Epilepsy – Signs, Symptoms, Epidemiology



Epilepsy is characterized by a long-term danger of recurring seizures.


Epilepsy is an ancient Greek term related to seize, possess, or afflict. Epilepsy is an array of neurological disorders with repeated epileptic seizures. This brain disorder characterized predominantly by recurrent and unpredictable interruptions of normal brain function, called epileptic seizures. Epilepsy isn’t the single unit of disease; it is a range of illnesses that can be caused by various causes that reflect underlying brain dysfunction. Epileptic seizures are episodes that may range from short and almost undetectable periods to lengthy shaking periods.

Epilepsy Signs and Symptoms

Epilepsy is characterized by a long-term danger of recurring seizures. This seizure may occur in several ways, depending on the brain portion concerned and the age of the person. Convulsion is the most prevalent form (60%) of seizures. One-third begins from the beginning as generalized convulsions affecting both hemispheres of the brain. Two-thirds start with focal seizures that can lead to general seizures (which influence one hemisphere in the brain).

The other 40% are non-convulsive seizures. An example of this is the absence seizure, which usually takes about 10 seconds and is a reduced level of awareness. Focal seizures are often preceded by the so-called auras. Sensory (visual, hearing or smell), autonomic and psychological phenomena are part of them. Jerking activity can begin in a particular muscle group and spread to surrounding muscle groups, so it is called the Jacksonian march.

Automatisms that are non-consciously-created activity and mostly easy repetitive moves like lip-smacking or complicated operations, like efforts to pick things up, may happen. Six kinds of seizures are common: tonic-clonic, tonic, clonic, myoclonic, absence and atonic seizures. There is a large number of seizures. They are all conscious losses and usually occur without warning. Tonic-clonic seizures happen with limb contraction and expansion, along with back arching lasting 10–30 seconds (the tonic stage). followed by a shaking of the limbs in unison (clonic phase).

Tonic attacks cause steady muscle contractions, individual often becomes blue when he stops breathing. The limbs are shaken in unison in clonic seizures. After shaking stops the individual can return to normal for 10-30 minutes, which is referred to as the ‘ postictal state ‘ or ‘ postictal stage. ‘ During an attack, loss of control over the bowel or bladder may happen. During a seizure, the tongue may be bitten at the tip or on the side. Bites on the sides are more prevalent in tonic-clonic seizures. In psychogenic non-epileptic seizures, tongue bites were also comparatively prevalent. Myoclonic seizures caused muscle spasms in some or all areas.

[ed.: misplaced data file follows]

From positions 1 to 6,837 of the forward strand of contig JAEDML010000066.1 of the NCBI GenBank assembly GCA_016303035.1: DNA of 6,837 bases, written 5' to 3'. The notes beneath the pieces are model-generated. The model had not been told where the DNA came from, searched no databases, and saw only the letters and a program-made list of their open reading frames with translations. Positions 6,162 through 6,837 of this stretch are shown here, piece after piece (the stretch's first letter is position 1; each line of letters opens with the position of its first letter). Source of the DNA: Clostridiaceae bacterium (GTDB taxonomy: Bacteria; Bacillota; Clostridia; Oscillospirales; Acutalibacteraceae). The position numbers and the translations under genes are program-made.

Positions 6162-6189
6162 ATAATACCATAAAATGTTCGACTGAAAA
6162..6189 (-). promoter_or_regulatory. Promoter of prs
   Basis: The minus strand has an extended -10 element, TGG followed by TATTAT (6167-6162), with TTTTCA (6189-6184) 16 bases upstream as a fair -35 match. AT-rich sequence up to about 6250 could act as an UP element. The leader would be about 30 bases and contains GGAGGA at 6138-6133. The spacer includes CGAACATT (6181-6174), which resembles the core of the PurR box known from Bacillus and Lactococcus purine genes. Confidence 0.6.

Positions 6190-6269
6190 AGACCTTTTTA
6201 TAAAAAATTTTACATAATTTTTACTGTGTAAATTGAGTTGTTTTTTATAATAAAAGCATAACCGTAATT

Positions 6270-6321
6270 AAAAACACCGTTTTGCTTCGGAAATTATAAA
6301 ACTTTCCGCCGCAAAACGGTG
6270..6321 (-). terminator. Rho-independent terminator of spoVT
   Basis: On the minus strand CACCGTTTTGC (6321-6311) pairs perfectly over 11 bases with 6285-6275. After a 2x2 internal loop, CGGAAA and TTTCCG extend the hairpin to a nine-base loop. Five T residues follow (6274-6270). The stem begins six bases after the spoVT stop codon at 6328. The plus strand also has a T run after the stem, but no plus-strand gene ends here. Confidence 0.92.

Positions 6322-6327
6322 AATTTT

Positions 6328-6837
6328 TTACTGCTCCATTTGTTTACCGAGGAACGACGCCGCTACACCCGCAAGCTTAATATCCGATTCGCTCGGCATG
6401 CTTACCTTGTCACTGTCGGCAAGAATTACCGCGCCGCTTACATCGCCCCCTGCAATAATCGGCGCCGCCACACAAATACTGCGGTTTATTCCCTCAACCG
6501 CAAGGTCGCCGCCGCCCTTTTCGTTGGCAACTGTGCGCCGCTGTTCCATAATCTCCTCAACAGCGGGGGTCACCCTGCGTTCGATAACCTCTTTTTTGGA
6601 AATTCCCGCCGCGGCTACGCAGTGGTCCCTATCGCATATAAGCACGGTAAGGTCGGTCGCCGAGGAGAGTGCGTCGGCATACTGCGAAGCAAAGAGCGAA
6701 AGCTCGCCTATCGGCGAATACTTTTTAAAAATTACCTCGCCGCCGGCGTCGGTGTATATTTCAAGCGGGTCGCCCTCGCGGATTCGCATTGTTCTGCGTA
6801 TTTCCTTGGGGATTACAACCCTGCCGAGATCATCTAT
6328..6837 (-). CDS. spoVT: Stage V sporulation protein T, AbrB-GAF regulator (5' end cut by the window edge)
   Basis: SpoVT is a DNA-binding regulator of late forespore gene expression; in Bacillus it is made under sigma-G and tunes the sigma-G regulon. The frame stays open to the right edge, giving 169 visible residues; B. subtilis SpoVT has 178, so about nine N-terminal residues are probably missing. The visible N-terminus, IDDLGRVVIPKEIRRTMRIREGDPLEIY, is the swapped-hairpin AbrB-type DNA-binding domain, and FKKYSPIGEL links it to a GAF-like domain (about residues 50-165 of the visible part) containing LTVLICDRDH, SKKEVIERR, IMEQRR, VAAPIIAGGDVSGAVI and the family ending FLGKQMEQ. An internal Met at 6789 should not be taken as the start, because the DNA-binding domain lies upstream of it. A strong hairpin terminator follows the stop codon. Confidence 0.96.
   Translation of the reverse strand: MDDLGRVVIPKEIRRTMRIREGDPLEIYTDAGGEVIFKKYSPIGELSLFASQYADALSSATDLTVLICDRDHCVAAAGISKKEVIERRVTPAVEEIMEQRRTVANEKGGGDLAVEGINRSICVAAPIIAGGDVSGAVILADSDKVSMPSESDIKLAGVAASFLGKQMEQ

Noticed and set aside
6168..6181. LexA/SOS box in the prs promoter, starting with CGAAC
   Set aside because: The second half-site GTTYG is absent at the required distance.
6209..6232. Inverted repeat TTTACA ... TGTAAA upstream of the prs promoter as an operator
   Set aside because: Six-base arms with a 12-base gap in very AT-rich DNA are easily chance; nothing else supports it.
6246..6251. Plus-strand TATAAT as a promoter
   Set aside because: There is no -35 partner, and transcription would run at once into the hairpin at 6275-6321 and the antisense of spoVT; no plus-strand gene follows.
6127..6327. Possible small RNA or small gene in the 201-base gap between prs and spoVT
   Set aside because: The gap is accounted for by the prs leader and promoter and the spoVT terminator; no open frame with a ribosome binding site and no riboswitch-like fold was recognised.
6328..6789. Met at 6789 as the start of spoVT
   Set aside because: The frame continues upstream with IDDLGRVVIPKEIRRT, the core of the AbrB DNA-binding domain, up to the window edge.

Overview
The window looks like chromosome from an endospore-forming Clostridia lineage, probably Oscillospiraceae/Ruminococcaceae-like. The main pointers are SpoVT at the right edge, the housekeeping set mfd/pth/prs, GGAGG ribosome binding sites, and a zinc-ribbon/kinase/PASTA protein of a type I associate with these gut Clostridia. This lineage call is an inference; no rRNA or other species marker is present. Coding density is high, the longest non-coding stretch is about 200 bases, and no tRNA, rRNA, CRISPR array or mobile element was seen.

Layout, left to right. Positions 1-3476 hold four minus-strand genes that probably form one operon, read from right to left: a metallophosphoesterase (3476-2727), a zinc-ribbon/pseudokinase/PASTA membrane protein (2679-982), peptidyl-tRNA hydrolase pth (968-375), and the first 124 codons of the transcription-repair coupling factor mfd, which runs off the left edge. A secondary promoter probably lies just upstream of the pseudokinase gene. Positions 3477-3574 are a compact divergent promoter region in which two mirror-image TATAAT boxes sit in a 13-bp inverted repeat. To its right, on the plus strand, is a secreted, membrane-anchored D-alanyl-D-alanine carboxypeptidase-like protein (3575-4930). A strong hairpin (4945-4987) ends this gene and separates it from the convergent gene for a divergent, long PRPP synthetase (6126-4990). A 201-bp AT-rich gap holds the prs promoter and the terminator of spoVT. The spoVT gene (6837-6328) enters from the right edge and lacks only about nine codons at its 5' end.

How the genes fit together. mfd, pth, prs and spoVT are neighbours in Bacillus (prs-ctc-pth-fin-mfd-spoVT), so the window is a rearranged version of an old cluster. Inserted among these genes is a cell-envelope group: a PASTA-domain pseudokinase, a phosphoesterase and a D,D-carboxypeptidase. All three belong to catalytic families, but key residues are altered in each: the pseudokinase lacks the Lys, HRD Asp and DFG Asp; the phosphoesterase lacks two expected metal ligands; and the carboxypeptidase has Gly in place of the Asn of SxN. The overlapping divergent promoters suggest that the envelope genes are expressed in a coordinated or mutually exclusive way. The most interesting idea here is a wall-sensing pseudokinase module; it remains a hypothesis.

Absence seizures may be subtle with only a slight turn of the head or eye. Right after it ends, the person will not fall and return to normal (McPhee and Ganong, 2010). Atonic attacks involve muscle loss of more than a second of activity, This usually happens on either side of the body. 6% of epilepsy patients suffer from seizures often caused by special events and known as reflex seizures. Those with reflex epilepsy have an attack caused only by certain stimuli.

Flashing lights and sudden noises are common triggers. Seizures occur more often during sleep in certain kinds of epilepsy, and almost only when they are sleeping in other types. There is a typical recovery period after an active seizure (the ictal state) during which confusion exists. A postictal period prior to returning to a normal level of consciousness. It usually lasts between 3 and 15 minutes but may last for hours. Fatigue, headache, difficulty talking and abnormal conduct are other common symptoms. 6-10% of people experience psychosis after the seizure.